We Love Pets In Our Studio | TerrificShot Photography

February 05, 2017  •  1 Comment

Yes, we enjoy photographing man's or woman's best friend :)

About 2 weeks ago, we did a portrait shoot for a client (Jonathan), with a slightly difference. Jonathan wanted us to shoot his pet as well, a beautiful male greyhound dog called “OM”. 

Today we’re going to look at few images from this photo session, and provide some tricks and tips we used to keep the pets in the frame.

When Jonathan arrived to the studio, he requested to get few headshot portrait for himself and as well for OM. 

He let us suggesting ideas about lighting and background.  The session lasted 90 minutes.  

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TIP #1 : What to do with a nervous animal?

To nail these type of canine portrait session, it’s important to have a relaxed animal. 

OM was little nervous when it entered our Sunnyvale studio. 

It could not stay still.  

We asked Jonathan to take OM for a little walk in our neighbour for 10mn.  it helped the dog to relax.

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TIP #2 : Be relatively quiet, and don’t force yourself on the pet. 

It is important to minimize distractions, such as moving light all around, changing the setup too much. It can scared the animal. 
Don’t  have people yelling at the pet.  If you relax, and everyone in the room relaxes, the animal will relax.  So, keep calm and take your time.

To make the pet feels comfortable and at ease, so instead of forcing him to come to you, just go to him. Getting down to its level is important: Sit on the floor  and remember shooting from its eye level or below.

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TIP #3 : How to deal with dogs that are afraid of the strobe lights ?

We would say that cats will definetly freak out with the strobe lights. 

A dog,in general, will freak out about everything in the studio : the photographer, the space, the lighting , the action …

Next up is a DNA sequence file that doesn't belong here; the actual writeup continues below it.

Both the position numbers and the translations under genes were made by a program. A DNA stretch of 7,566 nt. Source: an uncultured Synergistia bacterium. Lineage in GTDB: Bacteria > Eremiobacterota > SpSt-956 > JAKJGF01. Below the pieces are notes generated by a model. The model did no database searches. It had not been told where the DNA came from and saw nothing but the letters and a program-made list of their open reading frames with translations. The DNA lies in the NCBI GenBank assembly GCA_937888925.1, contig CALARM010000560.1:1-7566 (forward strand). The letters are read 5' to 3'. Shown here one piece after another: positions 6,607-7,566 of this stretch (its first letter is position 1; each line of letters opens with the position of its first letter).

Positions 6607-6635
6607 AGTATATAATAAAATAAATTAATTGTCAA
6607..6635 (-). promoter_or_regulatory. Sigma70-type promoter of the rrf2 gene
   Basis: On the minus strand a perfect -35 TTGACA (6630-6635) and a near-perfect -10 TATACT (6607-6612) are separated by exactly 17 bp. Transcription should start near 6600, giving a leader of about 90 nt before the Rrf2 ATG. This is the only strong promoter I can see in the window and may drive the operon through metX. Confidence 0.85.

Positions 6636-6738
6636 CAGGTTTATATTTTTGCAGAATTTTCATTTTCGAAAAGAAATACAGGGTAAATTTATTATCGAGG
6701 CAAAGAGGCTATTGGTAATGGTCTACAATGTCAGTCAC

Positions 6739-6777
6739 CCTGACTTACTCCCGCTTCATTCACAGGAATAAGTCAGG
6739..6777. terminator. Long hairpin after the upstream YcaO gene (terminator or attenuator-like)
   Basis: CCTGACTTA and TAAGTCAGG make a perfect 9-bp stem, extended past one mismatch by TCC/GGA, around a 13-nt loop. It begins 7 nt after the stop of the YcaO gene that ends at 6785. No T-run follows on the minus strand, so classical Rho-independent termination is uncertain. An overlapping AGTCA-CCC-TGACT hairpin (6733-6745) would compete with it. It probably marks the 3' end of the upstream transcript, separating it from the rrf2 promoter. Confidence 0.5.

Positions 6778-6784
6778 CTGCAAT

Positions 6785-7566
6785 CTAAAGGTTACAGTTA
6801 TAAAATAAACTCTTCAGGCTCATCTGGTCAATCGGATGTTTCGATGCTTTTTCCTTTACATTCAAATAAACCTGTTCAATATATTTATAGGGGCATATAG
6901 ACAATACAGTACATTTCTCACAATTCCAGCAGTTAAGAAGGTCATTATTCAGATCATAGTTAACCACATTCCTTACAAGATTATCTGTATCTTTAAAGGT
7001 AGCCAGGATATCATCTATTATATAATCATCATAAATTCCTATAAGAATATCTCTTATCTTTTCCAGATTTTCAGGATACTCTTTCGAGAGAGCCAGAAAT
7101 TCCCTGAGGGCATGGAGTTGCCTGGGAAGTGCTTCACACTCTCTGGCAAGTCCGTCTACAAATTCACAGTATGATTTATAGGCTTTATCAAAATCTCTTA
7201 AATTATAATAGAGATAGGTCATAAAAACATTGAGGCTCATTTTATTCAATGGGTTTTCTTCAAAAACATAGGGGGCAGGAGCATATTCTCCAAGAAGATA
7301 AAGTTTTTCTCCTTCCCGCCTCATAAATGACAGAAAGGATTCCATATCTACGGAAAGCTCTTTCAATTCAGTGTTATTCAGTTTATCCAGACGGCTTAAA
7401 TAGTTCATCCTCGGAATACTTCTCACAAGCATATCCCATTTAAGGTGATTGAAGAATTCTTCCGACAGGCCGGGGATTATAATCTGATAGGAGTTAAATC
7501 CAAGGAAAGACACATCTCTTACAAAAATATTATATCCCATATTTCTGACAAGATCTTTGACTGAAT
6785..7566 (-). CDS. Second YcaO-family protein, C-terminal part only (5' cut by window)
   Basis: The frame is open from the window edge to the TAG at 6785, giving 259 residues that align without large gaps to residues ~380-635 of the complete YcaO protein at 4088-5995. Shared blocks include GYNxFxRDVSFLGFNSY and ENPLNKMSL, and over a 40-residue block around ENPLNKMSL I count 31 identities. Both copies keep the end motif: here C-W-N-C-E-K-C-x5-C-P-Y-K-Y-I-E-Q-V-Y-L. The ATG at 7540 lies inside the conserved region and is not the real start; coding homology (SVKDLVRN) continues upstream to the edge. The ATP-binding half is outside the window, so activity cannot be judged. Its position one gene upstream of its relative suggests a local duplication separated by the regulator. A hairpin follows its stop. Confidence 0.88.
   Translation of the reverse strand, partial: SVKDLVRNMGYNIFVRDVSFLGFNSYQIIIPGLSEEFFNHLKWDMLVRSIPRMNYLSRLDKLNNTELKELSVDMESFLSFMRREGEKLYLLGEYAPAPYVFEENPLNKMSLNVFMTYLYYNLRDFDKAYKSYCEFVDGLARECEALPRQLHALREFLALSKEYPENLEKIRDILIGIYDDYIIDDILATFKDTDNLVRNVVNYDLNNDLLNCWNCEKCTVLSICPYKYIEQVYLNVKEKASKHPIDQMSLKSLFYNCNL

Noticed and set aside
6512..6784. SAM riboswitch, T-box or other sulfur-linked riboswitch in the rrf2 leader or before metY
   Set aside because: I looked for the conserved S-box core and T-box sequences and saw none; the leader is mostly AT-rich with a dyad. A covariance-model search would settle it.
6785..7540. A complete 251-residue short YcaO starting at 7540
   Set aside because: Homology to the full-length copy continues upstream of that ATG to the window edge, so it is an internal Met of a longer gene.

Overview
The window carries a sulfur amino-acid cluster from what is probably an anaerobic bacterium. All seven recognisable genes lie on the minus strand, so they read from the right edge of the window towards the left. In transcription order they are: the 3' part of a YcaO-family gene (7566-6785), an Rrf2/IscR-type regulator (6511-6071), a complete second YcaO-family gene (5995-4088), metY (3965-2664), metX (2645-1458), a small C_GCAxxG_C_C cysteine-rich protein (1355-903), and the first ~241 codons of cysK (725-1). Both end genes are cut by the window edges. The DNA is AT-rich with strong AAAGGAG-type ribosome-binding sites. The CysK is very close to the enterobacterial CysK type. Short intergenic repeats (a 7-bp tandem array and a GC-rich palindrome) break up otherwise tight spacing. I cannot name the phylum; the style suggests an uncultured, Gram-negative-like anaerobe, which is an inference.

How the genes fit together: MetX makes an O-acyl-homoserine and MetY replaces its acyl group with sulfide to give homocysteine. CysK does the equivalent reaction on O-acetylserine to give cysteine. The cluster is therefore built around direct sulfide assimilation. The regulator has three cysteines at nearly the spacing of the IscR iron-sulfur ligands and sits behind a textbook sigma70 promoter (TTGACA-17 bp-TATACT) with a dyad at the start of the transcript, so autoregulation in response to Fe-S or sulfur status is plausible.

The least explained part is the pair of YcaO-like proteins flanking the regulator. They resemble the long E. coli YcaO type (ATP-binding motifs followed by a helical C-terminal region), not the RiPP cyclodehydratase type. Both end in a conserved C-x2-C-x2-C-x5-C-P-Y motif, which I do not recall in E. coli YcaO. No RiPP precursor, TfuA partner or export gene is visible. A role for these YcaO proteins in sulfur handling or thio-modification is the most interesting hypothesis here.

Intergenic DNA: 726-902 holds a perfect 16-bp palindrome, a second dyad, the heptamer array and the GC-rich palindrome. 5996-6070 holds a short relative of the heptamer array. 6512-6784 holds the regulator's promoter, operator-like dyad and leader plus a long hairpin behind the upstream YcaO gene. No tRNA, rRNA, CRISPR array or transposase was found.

We were lucky with OM since it was very cooperative. For really tough dogs, you have to wait out.  We usually back up and ask his master to interact and loosen up the dog.

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TIP #4 : Treat or not treat

It is better if the animal is treat motivated. You can give a treat every time the lights go off.   

The trick we use is that we do not always give the treat. We keep the treat in our hand and we go up to the dog and let them sniff it. We grab its attention and we snap a photo.

After few shots, we give the treat. What we found is that treat motivated dogs totally ignore the strobe lights in favor of the treats. 

But non-treat motivated dogs stay afraid since they are too scared to care about the food. 

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TIP #5. Surprise the pet

Pets usually does not hold still.

Trick is to let them play quietly and, once you ready to shoot, have the owner or someone to whistle or call its name.

This trick will surprise him and caught his attention. But remember, you will have 2 or 3 seconds to capture the shot.

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TIP #6: The “stay” command

This is a no brainer tip but having the owner involved is important. You would be surprised how many owner expects the photographer to deal with the pet.

So we usually get our clients involved, and tell them to calmly pet and soothe their dogs once they’re in the position we want. 
Once the pet is calm down and get used to sitting/laying, the owner will move away at the last second, and we will ensure to be quick on the shutter in order to get the shot. 

The more obedience a dog knows (especially the “stay” command), the better, and the easier the photographer’s job becomes.

In the below photos, we wanted Jonathan and OM to lay down together. In order to keep it still, we asked Jonathan to put his arm around his pet and with his hand to control the dog head angle. 

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if you are interesting to have your pet in our studio, feel free to check our price and booking for glamour portrait

 


Comments

1.Randy(non-registered)
Great work and good suggestions for dealing with the pets (and owners)
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